There is a very elaborate set of coolant/heat liquid loops. Heat is not generated from a heat pump cycle but only from two sources: the first is powertrain waste heat from the motor, inverters and batteries. All of which are far more efficient than an ICE but still not 100% efficient so there is some heat available. This is also used to heat the batteries under cold conditions. The second heat source when the powertrain does not provide enough heat is a resistance electric heater. It can provide up to 6kw of additional heat. In the Econ mode the use of this resistance heater is minimized to save power.
     
  8. jerry33

    jerry33 S85 - VIN:P05130 - 3/2/13

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    It's also very likely a variable speed scroll compressor rather than a standard automotive piston compressor. Scroll compressor are much more efficient and by varying the speed to suit the amount of cooling needed, a lot of energy can be saved.
     
  9. DFibRL8R

    DFibRL8R Member

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    I've actually wondered about this myself, not knowing much about how the ac is working. My impression is in a typical ICE vehicle, the AC is either on or off and any adjustment in temperature with AC on was achieved by adjusting fan speed and mixing in heat. This would seem very wasteful in an EV. The reason I am curious is I would like to know when I am trying to extend range on a hot day, is a warmer cabin setting (but AC is on) going to consume less energy than a cooler setting? Seems like it should but I don't fully understand how the AC works in the Model S at various set cabin temperatures.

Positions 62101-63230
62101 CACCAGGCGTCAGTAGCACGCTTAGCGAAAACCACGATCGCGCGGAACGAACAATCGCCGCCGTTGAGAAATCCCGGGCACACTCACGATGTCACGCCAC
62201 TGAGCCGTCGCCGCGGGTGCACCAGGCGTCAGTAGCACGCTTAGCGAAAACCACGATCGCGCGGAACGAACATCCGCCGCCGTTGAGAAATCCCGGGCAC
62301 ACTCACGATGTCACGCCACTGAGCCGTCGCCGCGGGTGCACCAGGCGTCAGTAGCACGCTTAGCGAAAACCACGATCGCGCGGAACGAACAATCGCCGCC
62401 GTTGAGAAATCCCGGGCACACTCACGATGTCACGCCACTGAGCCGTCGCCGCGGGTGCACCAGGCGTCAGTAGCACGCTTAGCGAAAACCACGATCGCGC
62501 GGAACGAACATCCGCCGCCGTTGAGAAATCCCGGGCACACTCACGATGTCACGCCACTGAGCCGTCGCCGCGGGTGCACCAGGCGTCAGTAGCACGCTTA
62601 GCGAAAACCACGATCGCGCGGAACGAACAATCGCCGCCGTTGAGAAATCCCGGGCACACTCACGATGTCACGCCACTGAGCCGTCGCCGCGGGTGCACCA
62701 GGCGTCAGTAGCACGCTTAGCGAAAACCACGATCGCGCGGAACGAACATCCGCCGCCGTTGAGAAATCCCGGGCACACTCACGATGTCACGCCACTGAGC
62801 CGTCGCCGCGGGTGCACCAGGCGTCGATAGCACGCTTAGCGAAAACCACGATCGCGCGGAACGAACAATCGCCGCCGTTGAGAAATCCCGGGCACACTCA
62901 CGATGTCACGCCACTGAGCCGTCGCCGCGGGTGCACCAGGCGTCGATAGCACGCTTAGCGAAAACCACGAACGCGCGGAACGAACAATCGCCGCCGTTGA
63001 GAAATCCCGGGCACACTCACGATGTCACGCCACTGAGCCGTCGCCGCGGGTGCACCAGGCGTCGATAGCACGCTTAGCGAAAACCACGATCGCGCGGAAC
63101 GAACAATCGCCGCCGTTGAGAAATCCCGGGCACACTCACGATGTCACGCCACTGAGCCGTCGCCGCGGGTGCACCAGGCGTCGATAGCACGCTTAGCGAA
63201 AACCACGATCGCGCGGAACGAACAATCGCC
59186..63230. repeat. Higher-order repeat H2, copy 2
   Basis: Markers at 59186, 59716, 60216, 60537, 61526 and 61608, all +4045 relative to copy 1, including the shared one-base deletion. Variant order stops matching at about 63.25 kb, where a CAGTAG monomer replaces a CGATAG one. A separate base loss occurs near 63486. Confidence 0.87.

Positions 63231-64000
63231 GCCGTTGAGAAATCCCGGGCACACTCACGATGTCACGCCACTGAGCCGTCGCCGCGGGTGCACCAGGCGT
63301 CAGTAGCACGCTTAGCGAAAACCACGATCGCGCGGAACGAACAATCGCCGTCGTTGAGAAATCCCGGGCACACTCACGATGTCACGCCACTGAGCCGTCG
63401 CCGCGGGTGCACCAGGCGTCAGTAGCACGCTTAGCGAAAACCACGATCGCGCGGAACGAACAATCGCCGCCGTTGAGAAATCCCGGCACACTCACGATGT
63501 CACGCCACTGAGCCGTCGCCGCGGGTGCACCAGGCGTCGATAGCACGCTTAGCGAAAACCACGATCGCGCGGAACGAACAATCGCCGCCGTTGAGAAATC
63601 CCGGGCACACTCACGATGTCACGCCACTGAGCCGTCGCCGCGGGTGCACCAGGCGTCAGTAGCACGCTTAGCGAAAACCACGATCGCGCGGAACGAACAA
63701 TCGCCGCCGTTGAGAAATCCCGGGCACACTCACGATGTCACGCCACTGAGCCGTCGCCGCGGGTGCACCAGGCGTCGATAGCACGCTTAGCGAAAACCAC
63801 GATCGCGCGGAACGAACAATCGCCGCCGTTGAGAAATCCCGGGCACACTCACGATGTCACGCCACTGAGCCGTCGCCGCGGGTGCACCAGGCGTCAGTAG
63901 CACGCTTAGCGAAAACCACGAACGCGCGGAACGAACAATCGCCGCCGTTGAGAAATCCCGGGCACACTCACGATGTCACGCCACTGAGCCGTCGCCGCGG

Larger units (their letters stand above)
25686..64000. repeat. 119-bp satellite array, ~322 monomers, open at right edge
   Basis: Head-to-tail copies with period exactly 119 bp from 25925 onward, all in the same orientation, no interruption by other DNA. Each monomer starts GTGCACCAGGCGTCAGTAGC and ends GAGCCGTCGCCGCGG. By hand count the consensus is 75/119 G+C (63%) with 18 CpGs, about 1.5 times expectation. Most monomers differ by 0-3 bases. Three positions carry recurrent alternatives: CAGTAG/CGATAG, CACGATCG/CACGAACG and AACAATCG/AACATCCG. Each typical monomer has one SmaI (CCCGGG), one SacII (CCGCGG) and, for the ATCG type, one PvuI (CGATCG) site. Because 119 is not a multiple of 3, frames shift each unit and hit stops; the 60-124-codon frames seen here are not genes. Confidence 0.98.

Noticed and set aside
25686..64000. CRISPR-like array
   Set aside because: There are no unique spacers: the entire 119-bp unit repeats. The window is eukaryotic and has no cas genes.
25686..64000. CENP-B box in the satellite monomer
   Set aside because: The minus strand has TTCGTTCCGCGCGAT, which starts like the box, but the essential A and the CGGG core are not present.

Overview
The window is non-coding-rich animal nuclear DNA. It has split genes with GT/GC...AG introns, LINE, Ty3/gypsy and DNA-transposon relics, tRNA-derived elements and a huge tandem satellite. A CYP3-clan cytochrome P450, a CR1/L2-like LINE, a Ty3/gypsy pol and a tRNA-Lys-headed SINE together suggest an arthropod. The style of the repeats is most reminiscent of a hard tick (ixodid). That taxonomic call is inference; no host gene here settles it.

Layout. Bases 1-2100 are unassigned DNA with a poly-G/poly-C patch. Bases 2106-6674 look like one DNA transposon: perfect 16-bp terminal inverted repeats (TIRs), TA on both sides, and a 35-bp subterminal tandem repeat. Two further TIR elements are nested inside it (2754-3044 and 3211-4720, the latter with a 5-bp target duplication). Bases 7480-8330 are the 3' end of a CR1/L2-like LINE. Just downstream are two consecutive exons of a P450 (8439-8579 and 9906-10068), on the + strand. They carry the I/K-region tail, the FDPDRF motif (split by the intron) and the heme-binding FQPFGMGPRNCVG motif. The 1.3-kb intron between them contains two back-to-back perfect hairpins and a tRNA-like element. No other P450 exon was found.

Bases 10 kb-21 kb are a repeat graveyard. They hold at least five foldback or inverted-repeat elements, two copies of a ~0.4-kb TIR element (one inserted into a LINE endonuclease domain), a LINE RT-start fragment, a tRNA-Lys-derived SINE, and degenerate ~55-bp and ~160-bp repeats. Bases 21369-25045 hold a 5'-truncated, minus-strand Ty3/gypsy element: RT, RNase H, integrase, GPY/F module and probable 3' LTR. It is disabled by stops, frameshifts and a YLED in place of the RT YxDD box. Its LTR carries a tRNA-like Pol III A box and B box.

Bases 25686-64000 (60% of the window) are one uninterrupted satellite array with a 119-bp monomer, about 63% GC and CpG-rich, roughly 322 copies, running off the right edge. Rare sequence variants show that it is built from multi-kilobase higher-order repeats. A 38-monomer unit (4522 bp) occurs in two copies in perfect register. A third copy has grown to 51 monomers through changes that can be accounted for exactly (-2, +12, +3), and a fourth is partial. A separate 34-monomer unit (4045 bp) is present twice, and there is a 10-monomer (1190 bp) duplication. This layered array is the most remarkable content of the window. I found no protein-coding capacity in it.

10. cinergi

    cinergi Active Member

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    It will save energy, yes -- but you probably won't notice the impact of setting it a few degrees warmer. Pre-cooling the cabin will help the most (get the interior components of the car cooler -- not just the air, but the interior objects as well).
     
  11. jerry33

    jerry33 S85 - VIN:P05130 - 3/2/13

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    1. You can demonstrate that the a/c compressor is variable speed easily. If it was just on and off it would always make the same sound when on, but it doesn't.

    2. A particular cabin temperature isn't the deciding factor, instead it's the difference between the actual cabin temperature and the set temperature. The software figures out the difference and then adjusts the fan and compressor speed. The greater the difference, the faster the compressor will run.

    3. There are two ways to look at a/c energy use: A. Total power used. B. Battery power used. Most people are concerned with B because that affects range. Of course, sometimes you can't pre-cool from shore because you aren't plugged in (at the end of the work day for instance). So to minimize battery usage I've found a method that works well is to start with the temperature set high (e.g. 26 when the temperature shows 35). This setting will have the fan at two blades. Then when the initial heat is gone, lower the temperature one click, and repeat every so often. If the car has been parked in the sun, have the windows open a bit at first to let out the superheated air.